Memorial Day 1944

May 25, 1944

The Ilion Sentinel paid tribute to the Ilion soldiers in the May 25th edition. Listed were the soldiers who died in action, died in service, were missing in action or were prisoners of war.

Less than one month later, Philip A. Davis would be listed among those who died on June 23, 1944.

Died In Action

Corp. Clinton Goller, Army Air Force
October 2, 1942 in a plane crash near London
Parents - Mr. and Mrs. George Goller
Pittsfield, Mass.

Pvt. Joseph Seymour, Gunner, U.S. Marines
November 1, 1942, at Guadalcanal
Parents - Mr. and Mrs. William Seymour

Pvt. Frank Kenney, U. S, Army
Missing in action May 18, 1943, North Africa

Lieut. Vincent Dugan, Army Air Force
May 27, 1943 in action over North Africa
Parents - Mr. and Mrs. John Van Vorst, Utica

Victor Lee Rice, Machinists Mate, 1st class, U.S.N.
Missing in action June 30, 1943, in the S. Pacific
Parents - Mr. and Mrs. Carleton Rice

Corp. Nellis Heath, U. S. Army
July 1, 1943, in a Japanese prison camp in the Philippines
Parents - Mr. and Mrs. Carl Grover, Frankfort

Pfc. Forrest Deyle, Army Air Corps
September 24, 1943  in Sicily
Parents - Mr. and Mrs. Forrest Deyle

Harvey Dhonau, quartermaster 2nd class, U.S.N.R.
October 27, 1943, in the South Pacific
Father - Harvey L. Dhonau 

Sgt. Ralph Baum, Paratrooper, U.S. Marines
October 27, 1943, in the Southwest Pacific
Parents - Mr. and Mrs. Ralph Baum

1st Lt. William H. Momberger, Eighth Army Air Force
March 9, 1944, in England
Parents - Mr. and Mrs. William Momberger

Pfc. Glen Clark, U. S. Army
February 4, 1944, in Italy
Father - Mr. Earl Clark

Died In Service

Henry Franklin Remmers, Petty Offi. 2nd Class, U.S.N.
August 7,1941 at Dutch Harbor, Alaska
Parents - Mr. and Mrs. William Remmers

Gordon Davies, U.S. Army
September 28, 1942, at Guatemala
Mother -  Mrs. Anna Davies, Utica

John R. Frontz, Purser fan the Merchant Marine
September 22, 1943, in North Africa
Father - Mr. Charles Frantz

Sgt. Matthew Hale Sterling, Medical Div. U.S. Army
September 19, 1943, in the Southwest Pacific
Parents - Mr. and Mrs. Arthur Sterling

Pfc. Raymond E. Danforth, Trans. Corps, U.S. Army
January 13, 1944, in Italy
Parents - Mr. and Mrs.- Earl Danforth

Pvt. Paul Townsend U.S. Army
May 4, 1944, at Aberdeen, Maryland
Wife - Mrs. Berverda Ruth Townsend
Mother - Mrs. Elizabeth Townsend

Missing In Action

Pvt. Louis Wilcox, U.S. Army
Possibly a prisoner of Germany
Mother - Mrs. Neyna Wilcox

Prisoners Of War

Pvt. Jack Chesebrough, U.S. Army
Philippines
Father - Mr. William Chesebrough

Lieut. Steven Merena, Army Air Force
Germany
Wife - Mrs. Steven Merena

Pvt. Herbert Comes, U.S. Army
Germany
Father - Mr. Herbert Comes

S Sgt. John Fischer, Army Air Force
Philippines
Parents - Mr. and Mrs. William Fischer, Middleville

The Ilion Sentinel also paid tribute to all to the Ilion men and women in service with its May 25th Honor Roll of Service. See the Herkimer County GenWeb site for Ilion Honor Roll World War II War Dead and Ilion Honor Roll World War II for complete updated lists.

 

June 8, 1944 Ilion Sentinel Headline

D Day 1944

June 6, 1944

The Ilion Sentinel June 8, 1944

"Ilionites sought their churches on D-Day and special services were held in nearly all places of worship to the village... At the Church of Annunciation, the Blessed Sacrament was exposed from 1:30 pm until 8 pm, and many children from the Annunciation school came in during those hours to offer prayers. This was done by permission of the Most Rev. Edmund Gibbons, D. D. The regular weekly novena devotion was held at 3:30 pm and 7:30 pm and the congregation joined with the pastor, the Rev. James A. Nolan, in reciting the rosary for the success of the invasion."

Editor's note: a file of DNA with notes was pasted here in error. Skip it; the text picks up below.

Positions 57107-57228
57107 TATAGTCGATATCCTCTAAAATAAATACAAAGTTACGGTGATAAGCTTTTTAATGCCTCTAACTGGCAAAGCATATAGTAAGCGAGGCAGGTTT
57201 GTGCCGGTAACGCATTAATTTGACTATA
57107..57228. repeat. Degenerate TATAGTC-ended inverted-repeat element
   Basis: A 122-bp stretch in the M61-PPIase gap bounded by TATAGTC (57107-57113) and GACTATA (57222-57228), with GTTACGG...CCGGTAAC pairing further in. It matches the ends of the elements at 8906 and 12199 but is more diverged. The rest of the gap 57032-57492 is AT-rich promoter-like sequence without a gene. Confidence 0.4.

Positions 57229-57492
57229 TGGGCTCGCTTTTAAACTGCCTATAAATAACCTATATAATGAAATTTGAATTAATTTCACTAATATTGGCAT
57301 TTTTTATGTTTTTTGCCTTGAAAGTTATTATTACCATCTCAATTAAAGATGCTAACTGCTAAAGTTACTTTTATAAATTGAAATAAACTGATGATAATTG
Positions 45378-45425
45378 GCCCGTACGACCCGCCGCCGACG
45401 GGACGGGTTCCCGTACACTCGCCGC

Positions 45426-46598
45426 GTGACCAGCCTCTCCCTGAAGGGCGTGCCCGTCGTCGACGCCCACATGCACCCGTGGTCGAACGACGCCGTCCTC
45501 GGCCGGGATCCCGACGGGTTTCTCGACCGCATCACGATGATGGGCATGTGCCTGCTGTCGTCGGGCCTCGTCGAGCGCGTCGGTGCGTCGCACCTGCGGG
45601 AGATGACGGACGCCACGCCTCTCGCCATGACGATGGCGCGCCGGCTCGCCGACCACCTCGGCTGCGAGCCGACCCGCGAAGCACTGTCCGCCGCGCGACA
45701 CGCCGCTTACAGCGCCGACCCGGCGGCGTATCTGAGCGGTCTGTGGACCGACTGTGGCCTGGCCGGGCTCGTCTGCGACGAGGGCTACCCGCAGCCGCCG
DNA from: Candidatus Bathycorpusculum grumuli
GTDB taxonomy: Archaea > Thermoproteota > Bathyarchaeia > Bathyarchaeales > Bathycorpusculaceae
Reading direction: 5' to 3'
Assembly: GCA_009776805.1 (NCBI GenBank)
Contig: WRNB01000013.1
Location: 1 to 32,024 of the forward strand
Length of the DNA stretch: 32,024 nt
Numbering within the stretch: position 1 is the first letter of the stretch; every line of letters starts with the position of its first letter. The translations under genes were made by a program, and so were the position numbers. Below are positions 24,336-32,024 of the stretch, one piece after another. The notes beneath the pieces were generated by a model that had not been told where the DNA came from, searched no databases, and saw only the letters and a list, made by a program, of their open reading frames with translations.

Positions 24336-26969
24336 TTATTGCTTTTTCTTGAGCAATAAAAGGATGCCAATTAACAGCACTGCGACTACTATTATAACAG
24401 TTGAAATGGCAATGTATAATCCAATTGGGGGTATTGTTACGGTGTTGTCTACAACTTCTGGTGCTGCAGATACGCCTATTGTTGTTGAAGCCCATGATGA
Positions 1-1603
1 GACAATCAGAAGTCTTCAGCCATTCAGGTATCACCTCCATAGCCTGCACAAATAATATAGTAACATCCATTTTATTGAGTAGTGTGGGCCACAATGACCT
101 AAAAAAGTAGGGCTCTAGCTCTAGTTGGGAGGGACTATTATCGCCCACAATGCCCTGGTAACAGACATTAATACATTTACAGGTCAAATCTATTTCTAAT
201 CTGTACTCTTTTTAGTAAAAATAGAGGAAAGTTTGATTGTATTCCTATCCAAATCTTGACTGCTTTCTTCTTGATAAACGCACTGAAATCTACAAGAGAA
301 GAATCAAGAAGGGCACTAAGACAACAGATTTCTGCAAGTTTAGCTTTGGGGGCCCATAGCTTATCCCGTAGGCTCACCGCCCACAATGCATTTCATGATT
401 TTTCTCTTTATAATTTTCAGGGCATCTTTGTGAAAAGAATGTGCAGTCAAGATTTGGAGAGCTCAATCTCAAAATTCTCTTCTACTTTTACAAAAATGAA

"At 11:30 am workers at Plant 1, Remington Rand, had a half hour service on the lawn outside the plant. The Rev. James A. Nolan pastor of the Annunciation Church and the Rev. Paul Wagner, pastor of the Presbyterian church, offered prayers, and Mrs. Lillian Bibbens sang 'Lead Kindly Light.' Harold Day, plant manager, spoke briefly and sacred and patriotic music was played by the band."

"Workers in the Remington Arms Company ceased work at 3 pm and observed two minutes of silence and prayer for our fighting men."

"All machines were stopped. The factory whistle was blown at the beginning and end of the minutes of silence."

 

School Armistice Day Program

November 11, 1948

The Ilion Sentinel November 11, 1948

The retiring minister of the Ilion First Baptist Church, Rev. Fred W. Ainslie, addressed the Ilion High School students for Armistice Day assembly.

Ilion High School

High School Principal, John G. Prindle, led the ceremony which had a three-fold purpose: observation of the 173rd birthday of the USMC, observation of Armistice Day, and finally to pay tribute to the 32 Ilion High School youths who died in action during World War II.

As he read the names of the 32 heroes, Charles Green played "Now the Day is Over" as a piano accompaniment. The 32 gold stars on the service flag, are for:

Jack Remmers, Gordon Davies, Arthur Hosell, Joseph Seymour, Clinton Goller, Vincent Dugan, Forrest Deyle, Nellis Health, William Rice, Hale Sterling, Jack Franz, Robert Long, Ralph Baum, John Nichols, Phillip Davis, Kenneth Bleau, Harry Durkin, William Momberger, Ralph Hardy, Richard Elmer, Clyde Woertendyke, Joseph Hamiln, Ross Cushman, Wilbur Snyder, Walter Snyder, Glenn Clark, Raymond Lubey, Robert Staley, John Cole, Eugene Brest, Douglas Rice and Clinton Geer.

Taps was sounded by Miss Leona Powers, with the echo played by Miss Priscilla Burnham.

Several appropriate hymns, including the "Marine Hymn," "Faith of Our Fathers" and America the Beautiful" were sung with Mr. Green directing and Miss Barbara Merchant at the piano.

 

 

Lt. Col. John N. Davis Honored

Korean War - April 9, 1953

The Ilion Sentinel July 28, 1953

Lt. Col. John N. Davis - Medals

Lt. Col. John N. Davis received the Bronze Star in Africa and the Oak Leaf Cluster in Italy. After he was wounded during World War II, he returned to America and attended Ohio State University, where he received his master's degree in military psychology. He taught at West Point and graduated from the West Point command and staff school at Fort Leavenworth. In August of 1952, he left for Korea. Lt. Col. Davis received a second Oak Leaf Cluster for logistical work in Tageu, Korea in April 1953.